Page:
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Economy in Brief

ZEW Index Advances with Some Caution
by Robert Brusca  March 17, 2015

Germany's ZEW index saw increases in both its current index and its index of expectations. Both are in `good shape' in terms of their levels and in terms of their momentum.

The current index is higher than its March value historically only 12.9% of the time. The expectations index is a bit less robust but is higher only 27% of the time. The current index was last higher in July 2014. Expectations were last higher in February 2014.

Despite the apparent good news in this report, the takeaway here is that the ZEW expectations index rose by less than expected. That index advanced by just 1.8 points month-to-month; still, it did advance and holds a relatively high level. But the slowing in the advance to a pace likened to crawl is not what had been expected. Hence that is the take-away. But let's not elevate that bit of inside-the-market analysis above the basic good news of the March readings themselves, which are still quite good.

Recent EMU and especially German economic data have been mostly upbeat. Various German agencies have been increasing their forecasts for growth in 2015, albeit not to strikingly higher growth rates but to slightly better numbers. The smallness of the advance in ZEW expectations seems to take the German economy off the fast track expansion onto a side rail.

ZEW financial experts gave stocks a slightly worse reading in March. The equity assessment is tied for its weakest reading since December 2014. The bond outlook was hiked to a still negative value but the best bond assessment since February 2009.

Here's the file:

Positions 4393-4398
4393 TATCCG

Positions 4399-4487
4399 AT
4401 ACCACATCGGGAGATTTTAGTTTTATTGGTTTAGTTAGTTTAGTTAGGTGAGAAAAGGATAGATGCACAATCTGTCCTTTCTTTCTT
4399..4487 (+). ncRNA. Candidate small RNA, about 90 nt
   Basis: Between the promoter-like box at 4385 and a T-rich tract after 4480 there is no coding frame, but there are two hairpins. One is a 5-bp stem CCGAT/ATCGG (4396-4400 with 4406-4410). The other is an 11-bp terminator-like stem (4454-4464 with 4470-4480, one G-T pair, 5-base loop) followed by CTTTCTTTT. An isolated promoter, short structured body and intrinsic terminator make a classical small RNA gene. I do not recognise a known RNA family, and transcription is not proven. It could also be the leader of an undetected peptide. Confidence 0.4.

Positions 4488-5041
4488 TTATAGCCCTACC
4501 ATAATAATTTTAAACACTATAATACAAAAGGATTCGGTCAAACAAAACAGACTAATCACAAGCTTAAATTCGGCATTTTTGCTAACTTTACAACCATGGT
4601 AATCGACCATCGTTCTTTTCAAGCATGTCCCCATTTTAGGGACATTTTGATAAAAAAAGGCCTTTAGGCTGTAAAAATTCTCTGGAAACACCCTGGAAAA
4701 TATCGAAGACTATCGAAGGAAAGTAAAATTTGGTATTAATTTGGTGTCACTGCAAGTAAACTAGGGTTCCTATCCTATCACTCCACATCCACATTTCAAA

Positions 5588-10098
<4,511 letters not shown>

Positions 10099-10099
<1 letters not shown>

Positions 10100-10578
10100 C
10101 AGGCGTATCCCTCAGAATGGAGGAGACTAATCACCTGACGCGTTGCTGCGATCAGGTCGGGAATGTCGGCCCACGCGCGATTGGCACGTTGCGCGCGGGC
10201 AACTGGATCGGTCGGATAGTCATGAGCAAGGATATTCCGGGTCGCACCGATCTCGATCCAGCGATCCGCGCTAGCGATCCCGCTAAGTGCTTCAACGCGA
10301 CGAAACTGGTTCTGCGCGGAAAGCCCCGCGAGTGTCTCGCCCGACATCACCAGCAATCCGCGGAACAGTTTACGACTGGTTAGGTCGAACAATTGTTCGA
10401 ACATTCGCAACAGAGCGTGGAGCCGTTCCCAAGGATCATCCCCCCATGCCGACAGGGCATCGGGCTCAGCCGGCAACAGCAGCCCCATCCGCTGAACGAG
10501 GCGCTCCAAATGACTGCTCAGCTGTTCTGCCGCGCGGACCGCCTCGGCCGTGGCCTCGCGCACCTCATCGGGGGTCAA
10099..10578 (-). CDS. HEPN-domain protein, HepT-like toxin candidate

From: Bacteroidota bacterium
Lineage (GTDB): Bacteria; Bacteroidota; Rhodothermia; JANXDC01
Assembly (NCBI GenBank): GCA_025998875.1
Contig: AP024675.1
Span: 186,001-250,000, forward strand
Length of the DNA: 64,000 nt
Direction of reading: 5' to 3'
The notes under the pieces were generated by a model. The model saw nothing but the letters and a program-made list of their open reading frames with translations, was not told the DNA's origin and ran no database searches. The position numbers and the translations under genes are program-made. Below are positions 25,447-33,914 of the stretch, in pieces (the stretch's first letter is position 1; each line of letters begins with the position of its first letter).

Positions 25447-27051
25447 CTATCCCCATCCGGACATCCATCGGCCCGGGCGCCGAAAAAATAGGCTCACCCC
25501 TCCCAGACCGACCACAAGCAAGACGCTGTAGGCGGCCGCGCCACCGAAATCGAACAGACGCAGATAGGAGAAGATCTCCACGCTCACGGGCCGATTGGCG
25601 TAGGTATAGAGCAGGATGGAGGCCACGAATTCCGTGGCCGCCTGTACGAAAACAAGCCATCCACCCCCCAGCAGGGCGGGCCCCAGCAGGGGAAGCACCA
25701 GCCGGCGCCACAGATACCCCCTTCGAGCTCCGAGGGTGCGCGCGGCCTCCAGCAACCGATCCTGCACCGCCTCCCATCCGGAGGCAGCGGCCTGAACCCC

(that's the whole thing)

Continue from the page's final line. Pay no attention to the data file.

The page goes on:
Stock profit expectations have been lifted in March compared to February in 12 of 14 sectors of the German market, led by vehicles. The outlook for vehicle profitability is at its relative highest reading historically. One thing to bear in mind is that Germany does export a number of high-end autos to China and that China has a corruption crackdown in place. There have been concerns that this crackdown could be negative for German car exports, but that does not seem to loom as a factor to the ZEW experts.

The German stock market sectors of chemicals/pharmaceuticals, electronics, machinery, and consumption/trade all are sectors with profit expectations that are assessed to be in their top 10% historically (in addition to vehicles, of course). Knocking on the door to this club is the German construction industry. Utilities, largely because of the phase out of nuclear power, and banking are the two relative weakest sectors by profitability expectations.

Germany and the EMU still have challenges. At the end of Q4 2014, EMU employment growth slowed to gain 0.1%, weaker than its 0.2% gain in Q3. Looking ahead, the financial experts' assessment of financial conditions obviously has a lot to do with perceptions of how the ECB's QE program will play out and how effective it will be. There is also some tacit assumption about Greece. For a time, Greece seemed to settle down. But since exiting direct negotiations with Europe, we have found the Greek leadership asking for Nazi reparations from the war years, something the Germans did not even address except to say that those issues were settled long ago. In news today, Greece is telling us it is planning to use the proceeds from its government asset sales to fund social benefit programs instead of to retire debt. This seems an unwise decision since asset sales produce a one-time lump sum payment while social benefits create a never-ending flow of payments for the future. Perhaps indicating the next card it can play in this game there is a Greek meeting with Russia now on the docket.

On balance, it seems Europe still has a number of unresolved issues. Greece is a never ending comedy/tragedy and I'm not sure it has a clear cut final act. The economic and financial climate in Europe is still very much in flux. Germany has seen some improvement in expectations, but the pull back in momentum for expectations may indicate a new wait-and-see attitude on the part of German financial experts. We think some pullback and reassessment makes sense, especially in this off-kilter environment with so much policy experimentation afoot.

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